The movie Marie Antoinette (2006) places a unique twist on one of the most famous royal families in history. What makes this movie stand out is its amalgamation of light-hearted pop-culture and historical representation. Originally from Austria, fourteen year old Marie Antoinette marries into the royalty of France as a form of diplomacy between the two countries. In her view of the film, director Sofia Coppola refuses to call it a historical documentation, asserting:
“It is not a lesson of history. It is an interpretation documented, but carried by my desire for covering the subject differently.”
This got me thinking about Barthes argument about mythology. Barthes (1984) claims that “myth is a type of speech” and “speech of this kind is a message,” which involves photography, sport, shows and so on (p.108). If that is the case, then Marie Antoinette is a form of myth that challenges the problem of meaning. The director purposefully tries to break down and reproduce the meaning of what Marie Antoinette life was – exploring new boundaries in a new (modern) era.
Perhaps one of the most remembered scenes from this film is when Marie Antoinette and her coterie simply live the life of royalty in the 18th century. The clip below is called “I Want Candy,” synonymous for the title of the song by the New Wave band, Bow Wow Wow.
This all occurs while France is going through a massive food shortage. Riots ensue in and around the palace of Versailles where the royalties live. What I love about this piece is that the images of shoes, clothing, food and drinks are more than five second screen shots. As with Barthes inference of “a bunch of roses” signifying passion, the colorful shoes signify luxury and comfort, the decadent deserts signify an indifference to political upheavals, and the grand ensembles signify an intention by the royal family to maintain their lavish lifestyles. This persistent mixture occurs throughout the film, and one cannot help but notice all of the cultural sign systems present.
Movies are culture. As Lotman (1978) argues, “there are many ways of defining culture” (p. 211). I consider this movie as an impressive bridge of cultural and linguistic history – and I would have to disagree partially with the movie director that it is not a historical lesson. Marie Antoinette is a of course a historical lesson (we see her life portrayed in a new form) but it is also a semiotic lesson. Even though the movie is not in common format of a “historical” documentary, all of the signs and representations throughout the movie (such as in the clip above) are a new way of telling her story.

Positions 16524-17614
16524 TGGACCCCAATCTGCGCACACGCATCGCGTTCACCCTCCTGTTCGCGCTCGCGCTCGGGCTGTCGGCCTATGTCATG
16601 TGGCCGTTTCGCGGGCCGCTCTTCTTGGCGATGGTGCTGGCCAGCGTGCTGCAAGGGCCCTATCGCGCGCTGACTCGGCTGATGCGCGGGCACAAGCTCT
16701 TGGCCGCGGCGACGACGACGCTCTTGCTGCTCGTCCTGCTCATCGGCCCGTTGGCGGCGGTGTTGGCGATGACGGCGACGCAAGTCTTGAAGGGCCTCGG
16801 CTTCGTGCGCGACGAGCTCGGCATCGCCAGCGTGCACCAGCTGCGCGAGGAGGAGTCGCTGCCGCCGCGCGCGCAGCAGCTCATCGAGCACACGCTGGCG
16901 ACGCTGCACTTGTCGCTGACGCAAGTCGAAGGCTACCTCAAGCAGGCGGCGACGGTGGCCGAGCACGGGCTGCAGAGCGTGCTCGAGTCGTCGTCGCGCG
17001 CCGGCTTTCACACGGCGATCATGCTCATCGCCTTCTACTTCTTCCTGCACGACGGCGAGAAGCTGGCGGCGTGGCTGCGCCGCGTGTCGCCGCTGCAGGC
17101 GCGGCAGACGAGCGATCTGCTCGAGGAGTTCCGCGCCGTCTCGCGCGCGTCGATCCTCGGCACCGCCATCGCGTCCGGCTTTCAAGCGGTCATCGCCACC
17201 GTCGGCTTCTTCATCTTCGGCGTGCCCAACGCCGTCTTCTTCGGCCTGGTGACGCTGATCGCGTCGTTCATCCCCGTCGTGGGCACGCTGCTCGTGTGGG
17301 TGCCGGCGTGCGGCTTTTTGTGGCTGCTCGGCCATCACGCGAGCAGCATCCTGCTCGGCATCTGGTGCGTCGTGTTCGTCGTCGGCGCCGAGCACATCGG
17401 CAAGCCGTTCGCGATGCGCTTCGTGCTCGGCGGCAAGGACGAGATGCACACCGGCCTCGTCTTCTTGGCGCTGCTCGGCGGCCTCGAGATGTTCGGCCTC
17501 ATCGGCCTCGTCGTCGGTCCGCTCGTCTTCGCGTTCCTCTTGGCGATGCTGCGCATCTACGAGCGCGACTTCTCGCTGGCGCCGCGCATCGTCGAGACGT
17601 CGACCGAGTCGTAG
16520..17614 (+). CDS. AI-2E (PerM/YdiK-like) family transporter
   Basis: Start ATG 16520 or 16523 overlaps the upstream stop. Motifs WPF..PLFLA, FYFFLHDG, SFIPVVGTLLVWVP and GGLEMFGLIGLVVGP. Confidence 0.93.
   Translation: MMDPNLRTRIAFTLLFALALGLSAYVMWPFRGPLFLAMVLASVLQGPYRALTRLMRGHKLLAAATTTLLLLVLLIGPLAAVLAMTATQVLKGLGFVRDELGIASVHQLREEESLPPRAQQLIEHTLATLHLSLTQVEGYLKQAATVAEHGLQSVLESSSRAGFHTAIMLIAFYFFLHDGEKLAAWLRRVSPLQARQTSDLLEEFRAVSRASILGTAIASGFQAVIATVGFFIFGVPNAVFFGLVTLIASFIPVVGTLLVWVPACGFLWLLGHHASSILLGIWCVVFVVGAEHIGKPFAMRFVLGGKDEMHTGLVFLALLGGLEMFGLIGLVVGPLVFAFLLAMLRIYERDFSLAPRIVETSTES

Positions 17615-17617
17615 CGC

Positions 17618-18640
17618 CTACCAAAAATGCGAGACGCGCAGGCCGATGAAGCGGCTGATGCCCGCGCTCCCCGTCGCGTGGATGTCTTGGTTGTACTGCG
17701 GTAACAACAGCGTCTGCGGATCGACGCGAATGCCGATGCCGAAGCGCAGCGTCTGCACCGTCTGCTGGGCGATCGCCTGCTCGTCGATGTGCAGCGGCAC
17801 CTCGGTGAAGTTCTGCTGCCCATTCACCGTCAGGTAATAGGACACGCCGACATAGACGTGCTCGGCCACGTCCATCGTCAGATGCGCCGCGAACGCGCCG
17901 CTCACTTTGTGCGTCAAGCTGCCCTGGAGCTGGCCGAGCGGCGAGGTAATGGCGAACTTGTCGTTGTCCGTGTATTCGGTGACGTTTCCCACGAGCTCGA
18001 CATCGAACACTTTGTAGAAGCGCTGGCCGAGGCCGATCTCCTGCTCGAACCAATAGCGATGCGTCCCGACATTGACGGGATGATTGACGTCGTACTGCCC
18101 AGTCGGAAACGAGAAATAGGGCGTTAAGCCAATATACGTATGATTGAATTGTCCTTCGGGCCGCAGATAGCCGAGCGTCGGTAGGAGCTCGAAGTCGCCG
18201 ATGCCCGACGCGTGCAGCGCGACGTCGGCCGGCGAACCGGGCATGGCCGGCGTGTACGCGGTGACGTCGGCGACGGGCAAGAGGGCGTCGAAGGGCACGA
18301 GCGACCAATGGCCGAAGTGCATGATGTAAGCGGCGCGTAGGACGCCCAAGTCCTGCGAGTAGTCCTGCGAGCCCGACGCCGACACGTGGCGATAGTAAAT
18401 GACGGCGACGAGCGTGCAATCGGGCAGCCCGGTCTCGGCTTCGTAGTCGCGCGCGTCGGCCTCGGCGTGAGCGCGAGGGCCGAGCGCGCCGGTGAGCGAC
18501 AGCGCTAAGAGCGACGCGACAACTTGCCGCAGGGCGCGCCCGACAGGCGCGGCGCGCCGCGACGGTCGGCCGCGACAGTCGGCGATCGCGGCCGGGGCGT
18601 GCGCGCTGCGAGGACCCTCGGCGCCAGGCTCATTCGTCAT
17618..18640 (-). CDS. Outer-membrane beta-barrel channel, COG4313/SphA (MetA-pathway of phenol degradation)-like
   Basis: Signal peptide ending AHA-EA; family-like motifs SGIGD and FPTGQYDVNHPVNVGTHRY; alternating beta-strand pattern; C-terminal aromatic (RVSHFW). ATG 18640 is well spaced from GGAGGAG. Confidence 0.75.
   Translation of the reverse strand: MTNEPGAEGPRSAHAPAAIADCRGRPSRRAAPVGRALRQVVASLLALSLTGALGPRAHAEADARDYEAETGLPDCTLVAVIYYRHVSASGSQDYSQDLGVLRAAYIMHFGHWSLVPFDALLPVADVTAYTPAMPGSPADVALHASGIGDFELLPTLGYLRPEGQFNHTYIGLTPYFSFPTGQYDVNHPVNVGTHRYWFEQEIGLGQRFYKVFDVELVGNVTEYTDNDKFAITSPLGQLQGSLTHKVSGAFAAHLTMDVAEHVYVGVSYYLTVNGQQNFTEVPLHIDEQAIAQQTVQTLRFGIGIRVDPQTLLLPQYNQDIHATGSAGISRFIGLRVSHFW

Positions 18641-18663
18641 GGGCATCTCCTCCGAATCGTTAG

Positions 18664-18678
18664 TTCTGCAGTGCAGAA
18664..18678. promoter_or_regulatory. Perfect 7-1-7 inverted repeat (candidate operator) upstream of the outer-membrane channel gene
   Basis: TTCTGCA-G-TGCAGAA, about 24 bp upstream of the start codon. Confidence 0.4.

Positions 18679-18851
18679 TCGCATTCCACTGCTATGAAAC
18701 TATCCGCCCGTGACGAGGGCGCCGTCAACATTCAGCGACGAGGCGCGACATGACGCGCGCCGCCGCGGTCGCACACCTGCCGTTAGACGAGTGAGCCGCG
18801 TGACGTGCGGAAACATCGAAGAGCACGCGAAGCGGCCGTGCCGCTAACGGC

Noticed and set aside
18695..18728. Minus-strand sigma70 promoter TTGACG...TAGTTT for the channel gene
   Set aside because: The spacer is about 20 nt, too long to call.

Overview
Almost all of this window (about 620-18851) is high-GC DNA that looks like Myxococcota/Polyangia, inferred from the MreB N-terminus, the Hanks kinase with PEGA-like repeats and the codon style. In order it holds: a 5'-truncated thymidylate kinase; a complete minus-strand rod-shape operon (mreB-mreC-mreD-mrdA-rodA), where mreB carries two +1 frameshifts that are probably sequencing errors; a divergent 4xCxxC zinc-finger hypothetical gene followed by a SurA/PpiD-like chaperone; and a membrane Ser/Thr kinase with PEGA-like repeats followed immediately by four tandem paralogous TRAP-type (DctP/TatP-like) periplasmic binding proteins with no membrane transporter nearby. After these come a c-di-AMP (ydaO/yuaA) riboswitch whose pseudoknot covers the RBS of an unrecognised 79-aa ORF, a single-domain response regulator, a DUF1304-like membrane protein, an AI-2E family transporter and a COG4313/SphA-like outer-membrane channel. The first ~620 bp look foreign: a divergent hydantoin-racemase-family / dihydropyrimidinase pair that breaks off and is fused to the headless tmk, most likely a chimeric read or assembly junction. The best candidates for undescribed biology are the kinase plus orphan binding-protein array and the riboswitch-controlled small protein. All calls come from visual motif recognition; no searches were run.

To use Lotman again, we should consider culture “as the long-term memory of the community…” (p.215). This movie is now a part of history, yet virtually anyone can access it across different mediums and apply their own take on the film, perhaps relating to the incompleteness of cultural objects – there is always room for re-visitation and re-purposing.
No one can go back in time to change the trajectory of Marie Antoinette’s life. However, movies may be the closest we can get to employ mythology and speech to repurpose the life of historical figures. Certain types of media have a great deal of power in which individuals can use to structure the pervasive symbols and artefacts we encounter every day.
Barthes,Roland. Mythologies, “Myth Today” (excerpt from Mythologies, trans. Annette Lavers, 1984, pp. 107-45).
Lotman, Yuri (1978). “On the Semiotic Mechanism of Culture”
“Marie Antoinette (2006 Film).” Wikipedia: The Free Encyclopedia. Wikimedia Foundation, Inc. 24 Feb 2013. Web. 28 Feb. 2013. http://en.wikipedia.org/wiki/Marie_Antoinette_(2006_film)
Marie Antoinette: “I Want Candy” [YouTube].